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Do I have a case? Part I: The First Main Element of Case Evaluation

Posted by Matt Schmidt | Nov 30, 2017 | 0 Comments

The situation of every person who calls us or walks through our door is unique. Every case is different, and a book could be written on the amount of factors that go into evaluating whether someone has a case. Almost every case we look at, however, must contain at least three main elements to justify moving forward. The first one is liability.

Is someone (legally) at fault for what happened? 

The first question we have to answer is whether someone is legally to blame for what occurred. If the potential wrongdoer is a member of the general public, the question is whether that person acted reasonably under the circumstances. If the potential wrongdoer is a member of a profession, the question of reasonability is answered by asking whether the person fell within or below the acceptable standard of care in their profession and industry (this often requires an expert in that field to provide opinions regarding what the standard of care in the industry is).

If everyone under the circumstances acted reasonably, a person does not have a case simply because they were injured--an accident does not always amount to liability and negligence. Additionally, all professions and industries have a range of errors that are considered  within the standard of care due to the common risks associated with that profession or industry. For example, depending on the operation involved there are mistakes the surgeon is allowed to make and avoid legal action due to the common risks associated with that kind of surgery. Police officers are given wide latitude regarding the errors they are allowed to commit due to the kinds of split-second judgement calls they have to make in the field on a daily basis.

In other words, stuff happens. People make mistakes every day that are acceptable.  To have a case, the wrongdoer's actions have to be considered unreasonable and unacceptable by society and law.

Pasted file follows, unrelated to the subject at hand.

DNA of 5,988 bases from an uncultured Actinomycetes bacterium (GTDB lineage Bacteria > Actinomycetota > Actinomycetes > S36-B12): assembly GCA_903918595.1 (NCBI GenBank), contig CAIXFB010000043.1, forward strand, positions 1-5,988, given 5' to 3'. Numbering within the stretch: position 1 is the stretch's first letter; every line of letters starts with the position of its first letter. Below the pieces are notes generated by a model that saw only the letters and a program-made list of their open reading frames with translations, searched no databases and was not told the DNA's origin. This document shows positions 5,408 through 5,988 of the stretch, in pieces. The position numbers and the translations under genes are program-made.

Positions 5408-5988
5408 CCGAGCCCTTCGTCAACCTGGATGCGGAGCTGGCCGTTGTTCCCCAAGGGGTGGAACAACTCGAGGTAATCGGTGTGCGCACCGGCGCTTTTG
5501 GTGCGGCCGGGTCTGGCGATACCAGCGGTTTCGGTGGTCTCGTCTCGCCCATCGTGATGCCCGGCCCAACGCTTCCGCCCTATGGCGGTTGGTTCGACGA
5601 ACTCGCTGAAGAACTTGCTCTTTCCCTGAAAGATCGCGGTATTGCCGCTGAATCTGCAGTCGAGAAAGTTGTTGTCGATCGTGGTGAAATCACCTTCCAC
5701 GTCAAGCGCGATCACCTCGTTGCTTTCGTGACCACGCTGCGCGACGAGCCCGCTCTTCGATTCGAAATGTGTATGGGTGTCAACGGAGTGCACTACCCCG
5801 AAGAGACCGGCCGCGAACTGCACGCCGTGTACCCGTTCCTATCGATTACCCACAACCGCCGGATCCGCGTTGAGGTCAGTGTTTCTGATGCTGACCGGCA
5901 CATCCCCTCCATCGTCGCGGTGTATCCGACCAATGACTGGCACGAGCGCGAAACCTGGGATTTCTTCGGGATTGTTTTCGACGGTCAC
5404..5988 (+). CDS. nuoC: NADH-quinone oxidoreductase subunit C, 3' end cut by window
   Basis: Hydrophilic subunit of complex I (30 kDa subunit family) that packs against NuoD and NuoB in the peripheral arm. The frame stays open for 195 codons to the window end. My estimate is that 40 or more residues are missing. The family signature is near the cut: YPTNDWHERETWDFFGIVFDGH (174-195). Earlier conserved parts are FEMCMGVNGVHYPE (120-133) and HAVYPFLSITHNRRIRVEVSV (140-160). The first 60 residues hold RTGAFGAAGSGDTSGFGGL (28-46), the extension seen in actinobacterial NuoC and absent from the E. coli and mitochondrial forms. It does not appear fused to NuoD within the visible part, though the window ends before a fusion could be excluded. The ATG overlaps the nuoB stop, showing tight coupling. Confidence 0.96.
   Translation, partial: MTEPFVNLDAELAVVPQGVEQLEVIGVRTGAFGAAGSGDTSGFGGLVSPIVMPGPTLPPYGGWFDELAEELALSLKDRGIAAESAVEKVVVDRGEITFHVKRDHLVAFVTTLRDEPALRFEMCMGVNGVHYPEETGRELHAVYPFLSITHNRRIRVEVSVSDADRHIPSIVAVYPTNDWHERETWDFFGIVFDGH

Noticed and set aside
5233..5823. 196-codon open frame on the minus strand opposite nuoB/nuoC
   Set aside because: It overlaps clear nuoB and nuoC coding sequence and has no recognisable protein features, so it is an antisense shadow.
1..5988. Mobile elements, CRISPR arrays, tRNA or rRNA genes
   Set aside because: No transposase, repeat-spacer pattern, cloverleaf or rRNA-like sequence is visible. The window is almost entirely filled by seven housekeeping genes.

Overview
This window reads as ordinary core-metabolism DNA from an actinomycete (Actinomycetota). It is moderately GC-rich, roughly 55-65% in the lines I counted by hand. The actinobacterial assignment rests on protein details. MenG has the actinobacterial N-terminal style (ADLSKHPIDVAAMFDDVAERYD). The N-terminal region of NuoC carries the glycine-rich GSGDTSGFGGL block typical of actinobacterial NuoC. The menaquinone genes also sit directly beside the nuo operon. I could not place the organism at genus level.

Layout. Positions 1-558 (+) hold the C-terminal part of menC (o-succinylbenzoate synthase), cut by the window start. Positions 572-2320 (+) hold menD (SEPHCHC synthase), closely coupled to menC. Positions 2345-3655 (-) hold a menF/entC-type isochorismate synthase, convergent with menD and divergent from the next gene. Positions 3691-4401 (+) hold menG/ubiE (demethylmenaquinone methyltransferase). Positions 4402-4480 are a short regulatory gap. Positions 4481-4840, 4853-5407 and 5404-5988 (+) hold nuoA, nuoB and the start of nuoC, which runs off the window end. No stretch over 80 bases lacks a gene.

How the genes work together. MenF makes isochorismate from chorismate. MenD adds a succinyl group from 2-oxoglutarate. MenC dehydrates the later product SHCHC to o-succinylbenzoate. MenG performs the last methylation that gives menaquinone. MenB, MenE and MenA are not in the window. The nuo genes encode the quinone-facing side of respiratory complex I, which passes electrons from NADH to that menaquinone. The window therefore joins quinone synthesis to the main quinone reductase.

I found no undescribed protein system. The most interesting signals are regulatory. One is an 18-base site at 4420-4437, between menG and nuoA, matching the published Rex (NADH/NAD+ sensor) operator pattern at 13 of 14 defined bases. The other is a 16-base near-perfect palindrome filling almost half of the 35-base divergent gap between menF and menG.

There are other things that can affect liability that must be considered. Generally, breaking the law is considered unreasonable as a matter of law.  Some laws specifically define whether certain actions taken by certain citizens or professionals are negligent (or not), or require a standard higher than reasonability to prove wrongdoing. Some laws protect certain people from suit all together, or substantially limit the kind of legal action that can be taken against them.

We also have to consider the actions of the injured person. If the injured person  also did  things that were unreasonable under the circumstances that led to injury, we have to evaluate how much each party is to blame for what happened (As I will discuss in Part II, any damages that are awarded to an injured party will be offset by their own percentage of wrongdoing). If the injured person agreed to assume particular risks of an activity or signed a document waiving another party from responsibility, this can often--but not always--eliminate liability even in situations where, without the waiver, the wrongdoing would be considered unreasonable.

About the Author

Matt Schmidt

Matt graduated from the James E Rogers College of Law at the University of Arizona in passing the Arizona bar exam in 2010. Matt's primary interest in law focuses on general personal injury and insurance bad faith.

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Schmidt, Sethi & Akmajian

Schmidt, Sethi & Akmajian is one of the most experienced, successful personal injury law firms in the Tucson area. Established in 1995, our firm has a long history of success, as seen in our many victories.

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